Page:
An imprint of light to offset the darkness: Shluchim Rabbi Yossi Schanowitz and Rabbi Yosef Moscowitz responded to the Highland Park shooting by printing a Tanya at the very same spot where it occurred.
Highland Park, Illinois has always conjured up scenes of manicured lawns, happy kids and families enjoying time at the park. Tragically, July 4 changed the association of Highland Park to a picture of tragedy and carnage.
By now we are all too familiar with the grisly details of the horrific shooting and of the many wonderful tributes, as each spark of light ebbs away at the overwhelming sadness. Chabad of Illinois knew they had to make an even more permanent impact on this densely Jewish neighborhood.
Rabbi and Mrs. Yossi Schanowitz have served this community for more than 40 years, having built a stunning Chabad Center, which houses a crowded shul, a beautiful mikvah, Hebrew school and activities. Their Chabad Center, situated along the parade route, was a safe haven during the shooting as dozens huddled inside until it was safe to leave.
Needing to change the narrative of the town of Highland Park, Rabbi Yosef Moscowitz, Executive Director of Lubavitch Chabad of Illinois, saw an opportunity to employ the Rebbe’s campaign to print a Tanya in every possible community. The Rebbe had emphasized that printing a Tanya in a community changes the character of that locale, transforming it into a holy space. A few decades ago the Schanowitzes had printed a Tanya in the Village of Highland Park; now there was an opportunity to print one right along the parade route in downtown Highland Park.
So off he went to secure the printing press, along with master Tanya printer, HaTomim Zelik Newman from New York. Technology sure has improved since the late 70’s and that part was easy, except when the printer overheats! Then you need a resident to allow you to print. A friend of Rabbi Dovid Tiechtel from Chabad of University of Illinois made his office space available, and they were in business.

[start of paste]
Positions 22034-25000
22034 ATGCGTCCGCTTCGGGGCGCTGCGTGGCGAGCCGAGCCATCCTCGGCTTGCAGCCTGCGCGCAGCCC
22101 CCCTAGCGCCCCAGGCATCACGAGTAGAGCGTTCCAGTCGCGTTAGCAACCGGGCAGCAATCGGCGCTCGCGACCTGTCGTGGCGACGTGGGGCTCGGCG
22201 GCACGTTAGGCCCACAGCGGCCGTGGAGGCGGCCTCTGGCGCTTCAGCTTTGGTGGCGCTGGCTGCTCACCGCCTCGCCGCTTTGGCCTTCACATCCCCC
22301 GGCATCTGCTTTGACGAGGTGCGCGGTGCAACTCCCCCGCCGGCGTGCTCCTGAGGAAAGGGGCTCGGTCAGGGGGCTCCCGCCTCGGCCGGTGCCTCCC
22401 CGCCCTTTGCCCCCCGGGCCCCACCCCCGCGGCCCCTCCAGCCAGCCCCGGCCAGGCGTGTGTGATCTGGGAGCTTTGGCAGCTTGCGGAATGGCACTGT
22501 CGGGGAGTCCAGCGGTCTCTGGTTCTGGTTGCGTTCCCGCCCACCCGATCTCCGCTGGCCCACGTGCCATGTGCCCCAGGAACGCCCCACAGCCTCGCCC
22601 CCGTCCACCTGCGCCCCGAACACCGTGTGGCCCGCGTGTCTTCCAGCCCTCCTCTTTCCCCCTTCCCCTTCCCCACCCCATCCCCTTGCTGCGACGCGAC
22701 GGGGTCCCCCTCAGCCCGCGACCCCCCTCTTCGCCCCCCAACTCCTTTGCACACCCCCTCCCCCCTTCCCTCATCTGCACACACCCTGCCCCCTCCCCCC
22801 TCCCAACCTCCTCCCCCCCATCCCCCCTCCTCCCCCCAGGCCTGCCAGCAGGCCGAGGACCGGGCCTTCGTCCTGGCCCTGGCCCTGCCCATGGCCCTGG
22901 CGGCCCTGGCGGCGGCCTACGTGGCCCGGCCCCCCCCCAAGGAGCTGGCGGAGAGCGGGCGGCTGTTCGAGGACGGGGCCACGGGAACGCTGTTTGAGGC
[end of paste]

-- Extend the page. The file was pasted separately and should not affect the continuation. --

The van arrived and Rabbi Moscowitz had a brainstorm. Rather than use the office, Rabbi Moscowitz figured, with all the memorials, roses, teddy bears and assorted other gifts laid out on the makeshift memorials, it seemed the perfect space to print the Tanya! Where to get power supply? Easy! Rabbi Yosef explained to the media personnel that all of their heavy equipment was really brought there for something holier, to elevate the space!
Immediately a crew member cleared out space on one of the onsite media trucks for them to mount their Tanya printers, computers and all to plug into their generators and print this holy book.
Printing and jamming and powering and persuading the police that we just need another 10 minutes, and the Tanyas were printed.
The printing site created an opportunity to give chizuk to many bystanders to make a l’chaim, wrap tefillin and strengthen each other.
Of the many people standing by in silence, Mr. Joel Linton walked over, still shaken, and explained how he was supposed to be right there with his daughter, but Boruch Hashem made last minute plans to attend a different parade, narrowly missing the bullets. “I will never forget this Tanya printing,” he concluded, fighting back tears.
Thus, they resolved that what will remain in their memories of this past week will not be the monster’s evil acts, rather the printing of the holy Tanya on the streets of Highland Park.
“We know our duty to a community in crisis- to counter darkness with light, to imprint holiness, and change the tempo of a community now synonymous with suffering, into one of optimism and joy,” explained Rabbi Moscowitz. “The Tanya is the essence of Chabad’s constant mission to evoke G-d’s light and demonstrate greater light out of the darkness. That’s who we are, what we do and what the Tanya printing means to Highland Park and the entire state of Illinois. We are Tanya strong!!!”